Lawyers don't realize that at the beginning of the case they'll know that after you've finished seeing the doctor or after they've ordered a lot of medical records and bills and can evaluate them. Any lawyer whom upfront tells you "it's a million dollar case sales job" or they're attempting to get you to shut up and get off the phone is not a great strategy because eventually, those chickens are going to come home to roost. I believe it's not good, and once a client realizes you're just giving them a BS answer, they lose trust in you why should they when you no longer want to speak with them, examine their case, or respond to their questions? That, in my opinion, is not the basis for a strong working relationship with a client.

Anyhow, an honest lawyer won't offer you an exact sum of money at the start of the case. Likewise, if they do so without having any knowledge of the particulars of the case and after you've already started receiving treatment, they aren't being completely forthright. They might be able to provide some insight into the case's value range, but what can I say, that's just how it is. Nevertheless, I think I may have a solution for you. I have a tool on my website called the case cash calculator, and I also have another calculator called the do I have a good case calculator. Both of these calculators take 10 or 15 seconds, and they consist of a series of multiple-choice questions that you can answer directly on your device. If you have to think about the answers, they are all very simple, and they give you an idea of what your case might be worth as well as a range and a ballpark figure. Listen, I know some people don't like it when I ask for their name, email address, and if they want a callback, their phone number.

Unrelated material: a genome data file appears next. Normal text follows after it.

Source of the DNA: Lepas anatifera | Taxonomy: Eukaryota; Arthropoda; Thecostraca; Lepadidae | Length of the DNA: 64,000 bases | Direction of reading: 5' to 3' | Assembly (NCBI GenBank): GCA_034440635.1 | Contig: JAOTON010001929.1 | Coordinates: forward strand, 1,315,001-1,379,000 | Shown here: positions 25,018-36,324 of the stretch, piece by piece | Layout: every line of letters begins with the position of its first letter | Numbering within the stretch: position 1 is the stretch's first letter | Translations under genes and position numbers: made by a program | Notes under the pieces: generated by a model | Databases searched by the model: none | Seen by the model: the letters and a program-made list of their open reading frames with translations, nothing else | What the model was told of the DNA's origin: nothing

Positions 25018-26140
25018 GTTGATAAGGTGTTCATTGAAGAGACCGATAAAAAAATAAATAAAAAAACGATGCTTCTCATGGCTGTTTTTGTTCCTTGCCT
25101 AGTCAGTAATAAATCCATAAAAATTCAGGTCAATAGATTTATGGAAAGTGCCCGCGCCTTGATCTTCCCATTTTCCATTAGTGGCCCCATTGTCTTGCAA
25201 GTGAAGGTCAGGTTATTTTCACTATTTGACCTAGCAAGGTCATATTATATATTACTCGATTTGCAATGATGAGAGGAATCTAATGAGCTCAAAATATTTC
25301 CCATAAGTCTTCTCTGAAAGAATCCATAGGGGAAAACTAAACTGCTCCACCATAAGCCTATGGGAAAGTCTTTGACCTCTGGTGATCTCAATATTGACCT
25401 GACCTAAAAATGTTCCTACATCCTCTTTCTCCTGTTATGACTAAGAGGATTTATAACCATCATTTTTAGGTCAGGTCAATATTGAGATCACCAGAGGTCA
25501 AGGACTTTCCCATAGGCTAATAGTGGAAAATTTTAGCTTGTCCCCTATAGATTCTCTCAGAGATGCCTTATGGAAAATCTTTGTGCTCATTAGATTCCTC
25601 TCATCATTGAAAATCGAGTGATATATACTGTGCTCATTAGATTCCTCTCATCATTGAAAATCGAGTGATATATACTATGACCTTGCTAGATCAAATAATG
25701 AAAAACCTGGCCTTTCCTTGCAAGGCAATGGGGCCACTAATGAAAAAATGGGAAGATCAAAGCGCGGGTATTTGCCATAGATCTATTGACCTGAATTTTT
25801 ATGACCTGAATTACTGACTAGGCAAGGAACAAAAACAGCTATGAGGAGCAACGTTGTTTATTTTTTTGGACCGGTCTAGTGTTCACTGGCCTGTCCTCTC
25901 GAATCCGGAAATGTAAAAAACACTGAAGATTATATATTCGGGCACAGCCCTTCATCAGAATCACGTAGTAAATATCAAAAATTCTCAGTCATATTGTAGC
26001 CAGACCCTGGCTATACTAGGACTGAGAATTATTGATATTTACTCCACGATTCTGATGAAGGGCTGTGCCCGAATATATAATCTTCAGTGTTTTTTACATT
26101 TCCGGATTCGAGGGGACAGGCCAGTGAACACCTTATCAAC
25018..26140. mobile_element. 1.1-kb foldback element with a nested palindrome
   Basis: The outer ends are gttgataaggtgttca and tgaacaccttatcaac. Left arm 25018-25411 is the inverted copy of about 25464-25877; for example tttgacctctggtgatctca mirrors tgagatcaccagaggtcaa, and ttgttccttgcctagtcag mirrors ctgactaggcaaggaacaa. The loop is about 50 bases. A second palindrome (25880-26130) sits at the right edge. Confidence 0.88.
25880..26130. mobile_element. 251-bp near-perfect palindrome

Well, listen, I'm going to tell you as an officer of the court I do not lie. Also, just as a person I do not lie, I like to collect people's information and then I email you and if there are any questions or even if you don't, or you don't pick up the phone, don't call us back, we don't call you 50 times or even call you three times. We probably contact you just once to check if you have any questions since, in my opinion, if someone freely gives us their phone number, it suggests they want us to get in touch with them.

Unbelievably, many of the individuals who contact me online are a bit reluctant to pick up the phone. As a result, I often call them and they say, "Oh I'm so pleased you called," and then we speak for a half hour. To be honest, most of them don't turn out to be cases for me, but I still get to answer questions, make new friends, and assist someone, so it's all good. The question at the end does need you to enter your name and email address to view your results, but they run Mills and sign up a million instances. If they don't like the case, they sign you up, and six months later, you get a drop letter. If the case is decent, they have a paralegal or a law clerk draft a demand letter, send it out, settle the case for whatever they can get, and then they call you and try to convince you to settle it whether you should or shouldn't. This is a business process.

I hope you and your family are doing well. Please feel free to contact me at 312-500-4500 at any time, day or night, if you have any concerns or require legal advice.

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About the author - Scott D. DeSalvo